Here's How to Make Positive Thinking a Practice
Be optimistic. Think happy thoughts. Lots of happiness advice makes it sound as if we could flip a switch and fill our heads with puppies and rainbows—and wouldn’t that be great?
But it turns out that positive thinking isn’t so easy. In an infamous 2014 study where people had 15 minutes to mentally entertain themselves, about 40 percent chose to help pass the time by—no, not meditating—receiving an electric shock.
In fact, a recent study found that only 13 percent of people’s thoughts are positive and inner-directed, and they enjoy those thoughts more when they arise spontaneously. (In other words, they prefer that happy thoughts come naturally rather than putting in the effort to “think positive.”)
Could this process be easier and more enjoyable? It’s not an idle question: According to the researchers behind the new study, if people were better able to generate pleasant thoughts, they might rely less on technology for constant stimulation. It could help those who have trouble falling asleep, or who start pounding the steering wheel in traffic.
The researchers didn’t find a magic switch. But they did discover a simple trick.
Plan for the Positive
Across four studies, more than 250 college undergraduates and 800 online participants started by listing eight topics they’d enjoy thinking about, including memories, fantasies, and things they were looking forward to. People wrote down everything from their wedding day to Valentine’s Day, their family or the summer, eating decadent cake, or living in the World of Warcraft universe.
Next, participants (alone in a room) were instructed to entertain themselves for four to six minutes with thoughts about the topics they had listed. “Your goal should be to have a pleasant experience, as opposed to spending the time focusing on everyday activities or negative things,” the researchers advised.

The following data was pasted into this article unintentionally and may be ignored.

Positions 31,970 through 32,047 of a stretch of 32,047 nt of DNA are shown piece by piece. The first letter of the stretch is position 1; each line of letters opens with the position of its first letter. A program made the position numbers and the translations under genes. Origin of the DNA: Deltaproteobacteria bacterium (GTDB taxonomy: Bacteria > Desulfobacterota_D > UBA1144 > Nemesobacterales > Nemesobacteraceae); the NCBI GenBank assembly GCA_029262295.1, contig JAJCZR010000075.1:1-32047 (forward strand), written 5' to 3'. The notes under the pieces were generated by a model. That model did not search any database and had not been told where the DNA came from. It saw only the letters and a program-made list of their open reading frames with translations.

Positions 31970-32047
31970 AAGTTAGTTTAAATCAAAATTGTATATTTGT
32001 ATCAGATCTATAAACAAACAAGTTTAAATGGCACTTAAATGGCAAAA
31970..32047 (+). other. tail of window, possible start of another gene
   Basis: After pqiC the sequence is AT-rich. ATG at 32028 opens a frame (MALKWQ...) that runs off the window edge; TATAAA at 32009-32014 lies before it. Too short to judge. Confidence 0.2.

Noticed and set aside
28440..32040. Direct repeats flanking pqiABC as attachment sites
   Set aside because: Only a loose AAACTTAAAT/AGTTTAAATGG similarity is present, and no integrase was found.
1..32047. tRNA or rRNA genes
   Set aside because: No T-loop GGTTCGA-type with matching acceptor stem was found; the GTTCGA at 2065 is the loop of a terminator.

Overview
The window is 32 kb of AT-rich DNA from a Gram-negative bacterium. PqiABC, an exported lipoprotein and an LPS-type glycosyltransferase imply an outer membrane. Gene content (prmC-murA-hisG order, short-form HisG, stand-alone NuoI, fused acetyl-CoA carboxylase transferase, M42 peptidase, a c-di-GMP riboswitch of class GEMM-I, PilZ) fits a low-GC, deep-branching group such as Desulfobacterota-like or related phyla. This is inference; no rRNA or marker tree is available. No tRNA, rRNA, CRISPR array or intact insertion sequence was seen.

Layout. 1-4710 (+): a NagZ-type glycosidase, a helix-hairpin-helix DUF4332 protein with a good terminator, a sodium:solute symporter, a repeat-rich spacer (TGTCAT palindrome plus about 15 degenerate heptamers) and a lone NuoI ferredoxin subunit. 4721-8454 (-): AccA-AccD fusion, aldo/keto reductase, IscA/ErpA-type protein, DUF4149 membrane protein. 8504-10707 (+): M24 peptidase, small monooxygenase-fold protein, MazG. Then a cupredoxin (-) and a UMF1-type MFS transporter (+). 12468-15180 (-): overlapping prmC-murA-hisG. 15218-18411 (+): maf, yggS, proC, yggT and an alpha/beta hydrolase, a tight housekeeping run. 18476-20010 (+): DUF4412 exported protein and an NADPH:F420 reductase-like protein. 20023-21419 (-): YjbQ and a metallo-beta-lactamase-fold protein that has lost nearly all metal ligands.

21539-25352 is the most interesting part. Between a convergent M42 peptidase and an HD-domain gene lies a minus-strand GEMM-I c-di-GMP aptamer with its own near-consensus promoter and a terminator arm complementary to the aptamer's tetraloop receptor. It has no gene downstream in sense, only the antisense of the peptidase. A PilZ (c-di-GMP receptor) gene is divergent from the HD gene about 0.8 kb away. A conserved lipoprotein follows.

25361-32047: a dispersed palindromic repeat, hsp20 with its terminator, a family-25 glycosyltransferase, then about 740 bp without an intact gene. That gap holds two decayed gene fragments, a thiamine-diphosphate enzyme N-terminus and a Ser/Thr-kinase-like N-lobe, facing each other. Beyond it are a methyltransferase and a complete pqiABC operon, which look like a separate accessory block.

That was it, except for one small difference: Half of the participants had access to their list of topics, either written on notecards or displayed on a computer screen one by one. The other half didn’t.
Afterward, participants rated how pleasant the activity was (how enjoyable, entertaining, and boring) and how cognitively difficult it was (how hard it was to concentrate, how much their mind wandered, and how much time they devoted to irrelevant topics).
Ultimately, the researchers found that the group who could look at their list of topics found the experience more pleasant and less cognitively demanding. All the participants had made lists in the first part of the experiment, but having access to that “thinking aid” was key.
“Often when we have a few free minutes, we reach for our cell phones to entertain us,” says Erin C. Westgate of the University of Virginia. “But with a little planning ahead of time, we might be able to use our own minds instead.”
She and her co-authors (including Daniel Gilbert of Harvard University) speculate that the list might have made it easier for people to concentrate; to remember their go-to, happiness-boosting topics; or to decide which one to think about when.
After reading this study, I’m tempted to put up some kind of poster in my apartment and fill it with images of loved ones, Paris, swing dancing, and cats. Those are certainly better than an electric shock!
This story originally appeared on Greater Good, the online magazine of the Greater Good Science Center at UC Berkeley.
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